IconI Got Those College Reunion Blues Again Cliff Ennico www.creators.com Just got back from my 30th college reunion (sob), and was amazed by the number of my 50-something classmates who have abandoned the corporate track to start their own businesses. Must be a trend, no? Anyway, here are some interesting questions I was asked during the reunion #147;keggers#148; (at least, the ones I remember . . . ) #147;I live in State A but want to open a business in State B. I don#146;t want to open an actual office in State B, but I want to be incorporated in State B for tax reasons. Is there any way to do that legally?#148; Generally, you don#146;t have to be a citizen of a state in order to set up business there. You do have to be a little bit disciplined, though. When you set up your company in State B, you will need to hire a #147;registered agent#148; to collect important mail from State B government agencies and forward it to you. A number of corporations, such as The Company Corporation ( www.incorporate.com ), offer this service for about $200 a year. I would also recommend opening a #147;private mail box#148;, such as those offered by The UPS Store, PakMail and other franchises, using that as your business address in State B, and having the franchise outlet forward all mail from your box to you on a weekly basis. Now for the tough part. When doing business, only your State B address must appear on all your business stationery, correspondence, advertising and address labels. If anyone sees that you are really operating out of State A, you will be subject to all of State A#146;s laws, taxes, etc. I would even suggest forwarding all of your outgoing mail to your #147;private mail box#148; in State B each week, and having them post it there so the return postmark is a State B postmark. #147;I#146;m employed full-time now, but am likely to be laid off in the next year or two. I#146;m thinking of starting a consulting practice in my field, and want to write and publish a book right now so I can #145;hit the ground running#146; when the time comes. How can I do this legally?#148; First, you should make sure that you haven#146;t signed an agreement with your present employer giving them ownership of any creative work product you generate while working for the company. If you have, then all the royalties and other income from your book legally belong to your employer; of course, they may let you keep it out of the goodness of their hearts . . . Your book should not make use of any confidential information you received only because you are a corporate employee, and please, please avoid using actual company employees in your examples and #147;war stories#148;. If you do, be sure to change their names and enough other details so that they (and you) won#146;t be embarrassed. Finally, realize that corporate employees rarely write books as a way of advancing within the corporate hierarchy. Once your book is published, your bosses will wake up to your plans to #147;strike out on your own#148;, and your future there may well be nasty, brutish and short. #147;I have been working as office manager for a private investigation firm for the past 8 years. There are two partners who started the company 10 years ago, but I am just an employee, and have been looking for #145;greener pastures#146; for some time. The partners got wind that I was thinking about leaving the company, so they recently offered me an equity stake of 1% of net profit (about $4,000 before taxes last year). I declined politely (I was actually insulted, but I didn#146;t let them see that), but then they asked me to make them a counteroffer. What should I do? I made about $111,000 last year, and generate approximately $280,000 in billable hours, while the company#146;s gross revenue is about $2.8 million.#148; You#146;re generating about 10% of the company#146;s gross revenue, but you have absolutely no control over the amount of profits the company makes each year. That all depends on your bosses#146; ability to keep costs under control. I would ask for a percentage of the company#146;s #147;pretax earnings#148; (gross revenue less operating expenses, but before taxes and compensation to owners) in a service business like this. Keep in mind, of course, that your bosses don#146;t have any legal obligation to give you any sort of equity compensation, and may well consider 1% of profits to be quite generous. Since the company has only $400,000 in profits to divvy up at the end of each year, each additional $1,000 you ask for is asking the partners to cut back their standard of living . . . something all of us are reluctant to do these days. Cliff Ennico ( cennico@legalcareer.com ) is a syndicated columnist, author and host of the PBS television series 'Money Hunt'. This column is no substitute for legal, tax or financial advice, which can be furnished only by a qualified professional licensed in your state. To find out more about Cliff Ennico and other Creators Syndicate writers and cartoonists, visit our Web page at www.creators.com . COPYRIGHT 2005 CLIFFORD R. ENNICO. DISTRIBUTED BY CREATORS SYNDICATE, INC. Permission granted for use on DrLaura.com More >>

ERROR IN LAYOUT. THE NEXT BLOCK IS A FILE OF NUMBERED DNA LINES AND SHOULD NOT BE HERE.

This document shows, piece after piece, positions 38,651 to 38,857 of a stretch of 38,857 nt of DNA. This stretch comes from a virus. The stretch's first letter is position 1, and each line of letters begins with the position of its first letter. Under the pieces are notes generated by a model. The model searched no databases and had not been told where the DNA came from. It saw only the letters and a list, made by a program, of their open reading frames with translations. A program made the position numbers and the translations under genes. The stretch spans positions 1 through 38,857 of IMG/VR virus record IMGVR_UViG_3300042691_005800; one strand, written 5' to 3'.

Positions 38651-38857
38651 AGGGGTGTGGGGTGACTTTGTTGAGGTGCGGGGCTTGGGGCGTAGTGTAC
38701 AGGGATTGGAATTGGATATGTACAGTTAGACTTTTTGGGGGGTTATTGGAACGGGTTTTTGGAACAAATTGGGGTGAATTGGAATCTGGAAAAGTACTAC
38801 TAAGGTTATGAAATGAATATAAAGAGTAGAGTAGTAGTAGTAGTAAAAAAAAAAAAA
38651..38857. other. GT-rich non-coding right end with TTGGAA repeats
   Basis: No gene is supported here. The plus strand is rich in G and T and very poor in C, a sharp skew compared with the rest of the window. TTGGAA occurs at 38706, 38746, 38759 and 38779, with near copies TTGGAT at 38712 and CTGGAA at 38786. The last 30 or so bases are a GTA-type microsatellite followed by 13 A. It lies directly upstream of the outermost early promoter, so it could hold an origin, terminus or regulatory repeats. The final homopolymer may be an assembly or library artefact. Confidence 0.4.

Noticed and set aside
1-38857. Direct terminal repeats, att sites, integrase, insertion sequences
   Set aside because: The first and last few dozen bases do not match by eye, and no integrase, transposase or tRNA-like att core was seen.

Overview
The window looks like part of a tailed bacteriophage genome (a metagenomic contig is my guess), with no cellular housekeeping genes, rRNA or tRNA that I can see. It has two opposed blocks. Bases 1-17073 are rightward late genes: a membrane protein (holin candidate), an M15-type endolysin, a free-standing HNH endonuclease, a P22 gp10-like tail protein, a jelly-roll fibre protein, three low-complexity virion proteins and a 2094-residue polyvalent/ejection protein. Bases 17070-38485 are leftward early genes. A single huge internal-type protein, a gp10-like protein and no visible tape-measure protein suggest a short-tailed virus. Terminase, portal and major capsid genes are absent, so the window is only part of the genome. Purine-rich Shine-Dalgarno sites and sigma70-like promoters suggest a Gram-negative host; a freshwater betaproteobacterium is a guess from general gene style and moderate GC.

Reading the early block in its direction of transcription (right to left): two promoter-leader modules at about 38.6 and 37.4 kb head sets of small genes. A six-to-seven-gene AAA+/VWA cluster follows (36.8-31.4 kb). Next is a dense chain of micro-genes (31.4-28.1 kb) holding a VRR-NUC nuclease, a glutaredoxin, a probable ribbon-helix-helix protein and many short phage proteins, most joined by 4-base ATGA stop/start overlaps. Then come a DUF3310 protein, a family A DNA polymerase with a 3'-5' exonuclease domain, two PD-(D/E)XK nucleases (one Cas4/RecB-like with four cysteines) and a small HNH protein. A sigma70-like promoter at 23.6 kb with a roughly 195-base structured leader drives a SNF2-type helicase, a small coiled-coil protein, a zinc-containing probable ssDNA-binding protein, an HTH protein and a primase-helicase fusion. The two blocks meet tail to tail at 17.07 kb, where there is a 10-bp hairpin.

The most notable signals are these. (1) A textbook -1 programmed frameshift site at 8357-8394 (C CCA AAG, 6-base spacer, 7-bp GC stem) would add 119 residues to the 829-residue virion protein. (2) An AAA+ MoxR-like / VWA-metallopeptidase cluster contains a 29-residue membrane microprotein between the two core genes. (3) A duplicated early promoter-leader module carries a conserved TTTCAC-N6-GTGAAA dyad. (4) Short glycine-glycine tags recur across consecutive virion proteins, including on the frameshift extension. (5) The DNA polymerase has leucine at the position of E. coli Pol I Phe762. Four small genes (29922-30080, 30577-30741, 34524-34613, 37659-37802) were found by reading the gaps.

IconIf You've Got The Money, Partner, I've Got The Time Cliff Ennico www.creators.com #147;My wife is starting a limited liability company (LLC) with a friend. My wife will work in the business full time, while her partner will not. Her friend, however, is putting up a significant amount of cash for the business, which my wife can#146;t do. What is the fairest way to divide the ownership of the LLC in a situation like this?#148; This is a tough one, and you will need the help of a really good tax adviser because the LLC tax laws are very tricky. Here#146;s one possible way to set up the LLC, according to tax lawyer Joseph Sweeney of Fairfield, Connecticut ( joe_sweeney@att.net ): First, your wife and her friend will need to sign an Operating Agreement (similar to a partnership agreement) when they form the LLC #150; make sure this is drawn up by a good lawyer; The Operating Agreement should provide that for management purposes, your wife and her friend will always be 50/50 owners of the LLC #147;regardless of their respective capital accounts#148;; and The Operating Agreement should also provide that your wife shall be entitled to #147;up to $XXX#148; in compensation each year for her services to the LLC, #147;or such greater amount as shall be approved by 100% of the LLC members from time to time#148;. So, for example, if your wife is entitled to take up to $50,000 as compensation, and the LLC earns $75,000 in net income this year, your wife would take her $50,000 #147;salary#148;, and the $25,000 balance would be divided 50/50 ($12,500 each) between your wife and her friend. Your wife would report $62,500 ($50,000 + $12,500) as income on her tax return for 2005, and her friend would report the remaining $12,500. Because your wife has only 50% of the LLC membership interests, she will need to obtain her friend#146;s consent before making any major business decisions, and if the LLC is later sold or goes out of business, your wife and her friend would share the proceeds 50/50 after paying off the LLC#146;s debts. Another possibility: your wife and her friend could be 50/50 owners of the LLC for management purposes, but with a provision giving your wife #147;preferred distributions#148; instead of a salary over a period of time while the business is growing. Example: the LLC would agree to pay your wife 80% of the LLC#146;s profits instead of 20% until such time as the LLC#146;s annual profits reach a specified target amount (basically, an amount that will enable your wife to live on 50% of the profits). At that time, the #147;preferred distributions#148; (the additional 30% of profits paid to your wife) would cease and the two owners would share in all future distributions 50/50, the same as their management split. This arrangement may make sense if you have no idea how much money the LLC will make (i.e. whether or not there will be sufficient income to pay your wife a fixed salary) in the early years. Yet another possibility: have your wife be the sole owner of the LLC, and have her friend loan the money to the LLC. Your wife would promise to repay the loan over the next 10 years, with simple interest at 6% per annum (a good commercial rate right now, and easy to calculate) plus an #147;equity kicker#148; of X percent of the LLC#146;s net income each year. That will give her friend a share in the LLC#146;s success, and your wife will have sole control over the LLC#146;s business. However, this arrangement has some disadvantages, according to Sweeney: this arrangement might overtax the cash flow of the LLC in any given year; your wife#146;s friend will not enjoy any of the capital appreciation if the business is sold or liquidated; your wife#146;s friend will not enjoy a deduction for any losses the business may incur.; and if the business doesn#146;t succeed, the loan will be a writeoff for the LLC, triggering #147;forgiveness of indebtedness#148; income that would pass through to your wife, creating a nasty tax surprise for her (and you). Cliff Ennico ( cennico@legalcareer.com ) is a syndicated columnist, author and host of the PBS television series 'Money Hunt'. This column is no substitute for legal, tax or financial advice, which can be furnished only by a qualified professional licensed in your state. To find out more about Cliff Ennico and other Creators Syndicate writers and cartoonists, visit our Web page at www.creators.com . COPYRIGHT 2005 CLIFFORD R. ENNICO. DISTRIBUTED BY CREATORS SYNDICATE, INC. Permission granted for use on DrLaura.com More >>